Kentucky emergency management agencies tracking resources to fil - WDRB 41 Louisville News

Kentucky emergency management agencies tracking resources to file for aid

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Emergency management workers in Hardin County have been working around the clock this week and many have been sleeping at the office. Emergency management workers in Hardin County have been working around the clock this week and many have been sleeping at the office.

LOUISVILLE, Ky. (WDRB) -- When Kentucky's governor declared a state of emergency this week, dozens of counties followed suit. Hardin County is one of about 60 counties in Kentucky trying to get help from the state and even the federal government.

Hardin County's Emergency Management Director, Doug Finlay, has been so busy from the winter weather this week he hasn't been sleeping. Finlay says crews have been working so hard, many are sleeping at the Emergency Management facility because of winter weather.

Luckily, the building has built in sleep rooms that look much like a small dorm room, so many people are staying overnight. They've also rolled out a few cots.

"When [Kentucky declares] of a state of emergency, counties have the option to declare also," Finlay explained. He says about 60 counties made a declaration. 

"What that does is, it opens up the lines of communications for us (the counties) to request state resources, national guard people, trucks, fuel, whatever we need that we've gone beyond our resources." Some counties have enough resources and may not make a declaration.

County officials will carefully track every expense in order to be able to ask the state for help. The counties that have declared a state of emergency will only be considered for aid if they meet a certain threshold for their county.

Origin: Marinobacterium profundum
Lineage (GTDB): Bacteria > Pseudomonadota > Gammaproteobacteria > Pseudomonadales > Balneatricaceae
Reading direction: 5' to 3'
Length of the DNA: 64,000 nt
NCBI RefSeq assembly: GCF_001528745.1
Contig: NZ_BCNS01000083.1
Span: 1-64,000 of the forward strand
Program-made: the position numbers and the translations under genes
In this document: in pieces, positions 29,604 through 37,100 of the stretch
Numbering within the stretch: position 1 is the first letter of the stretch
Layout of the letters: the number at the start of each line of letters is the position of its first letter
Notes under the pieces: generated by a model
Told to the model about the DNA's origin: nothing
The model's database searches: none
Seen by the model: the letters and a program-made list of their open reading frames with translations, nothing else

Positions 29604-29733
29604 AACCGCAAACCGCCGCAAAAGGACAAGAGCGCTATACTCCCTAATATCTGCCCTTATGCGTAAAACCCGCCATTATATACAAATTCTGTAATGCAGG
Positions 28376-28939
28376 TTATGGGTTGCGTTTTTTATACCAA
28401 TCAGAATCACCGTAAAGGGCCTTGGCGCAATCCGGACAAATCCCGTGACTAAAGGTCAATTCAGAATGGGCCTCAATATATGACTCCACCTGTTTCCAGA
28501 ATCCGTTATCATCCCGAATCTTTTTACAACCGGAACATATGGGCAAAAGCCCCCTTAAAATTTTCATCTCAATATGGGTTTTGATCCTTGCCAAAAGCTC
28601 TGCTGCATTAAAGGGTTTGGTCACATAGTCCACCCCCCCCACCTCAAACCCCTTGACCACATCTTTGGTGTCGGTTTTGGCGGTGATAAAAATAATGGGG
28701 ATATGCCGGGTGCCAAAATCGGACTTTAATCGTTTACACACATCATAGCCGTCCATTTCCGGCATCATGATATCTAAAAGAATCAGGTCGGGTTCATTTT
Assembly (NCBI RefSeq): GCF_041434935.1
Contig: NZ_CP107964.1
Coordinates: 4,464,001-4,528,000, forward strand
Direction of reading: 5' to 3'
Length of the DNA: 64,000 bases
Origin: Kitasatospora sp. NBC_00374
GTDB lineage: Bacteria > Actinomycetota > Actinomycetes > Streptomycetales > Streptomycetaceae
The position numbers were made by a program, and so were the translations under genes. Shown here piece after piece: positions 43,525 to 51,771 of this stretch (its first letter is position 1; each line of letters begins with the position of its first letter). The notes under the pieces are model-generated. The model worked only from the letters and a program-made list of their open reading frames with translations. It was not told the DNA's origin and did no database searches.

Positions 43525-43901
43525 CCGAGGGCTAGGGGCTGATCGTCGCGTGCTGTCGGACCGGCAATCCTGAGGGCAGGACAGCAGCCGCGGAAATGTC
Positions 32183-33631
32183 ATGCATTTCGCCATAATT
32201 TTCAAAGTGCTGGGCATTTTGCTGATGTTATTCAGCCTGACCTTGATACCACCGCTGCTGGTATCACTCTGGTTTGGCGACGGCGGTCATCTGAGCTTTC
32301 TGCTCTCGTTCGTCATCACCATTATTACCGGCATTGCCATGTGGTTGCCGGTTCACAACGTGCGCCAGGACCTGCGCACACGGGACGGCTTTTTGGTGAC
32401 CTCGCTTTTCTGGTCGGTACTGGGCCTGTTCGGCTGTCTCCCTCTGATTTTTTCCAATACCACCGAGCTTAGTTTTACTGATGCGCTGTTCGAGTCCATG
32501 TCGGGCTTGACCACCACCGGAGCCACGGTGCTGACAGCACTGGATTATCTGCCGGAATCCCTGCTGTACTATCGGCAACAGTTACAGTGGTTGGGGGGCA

The same goes for the state. If the state meets a certain need, it can ask for a Presidential state of emergency. 

"Then the government can send up a letter of declaration to the president and the president takes a look at it and they decide up in Washington whether we warrant one. And if they do then that opens up the money from FEMA to reimburse the counties and the state on what they've spent," Finlay explained.

He also said declaring a "state of emergency" isn't meant to create widespread panic. 

"Somewhere along the lines, someone has said that since we declared a state of emergency locally that it was like martial law, stay off the roads and things like that, that's not the truth. We're just telling people, be cautious," said Finlay.

Counties that have declared a state of emergency will be tallying all of the resources they have used for this winter storm and sending to the governor as soon as they can.

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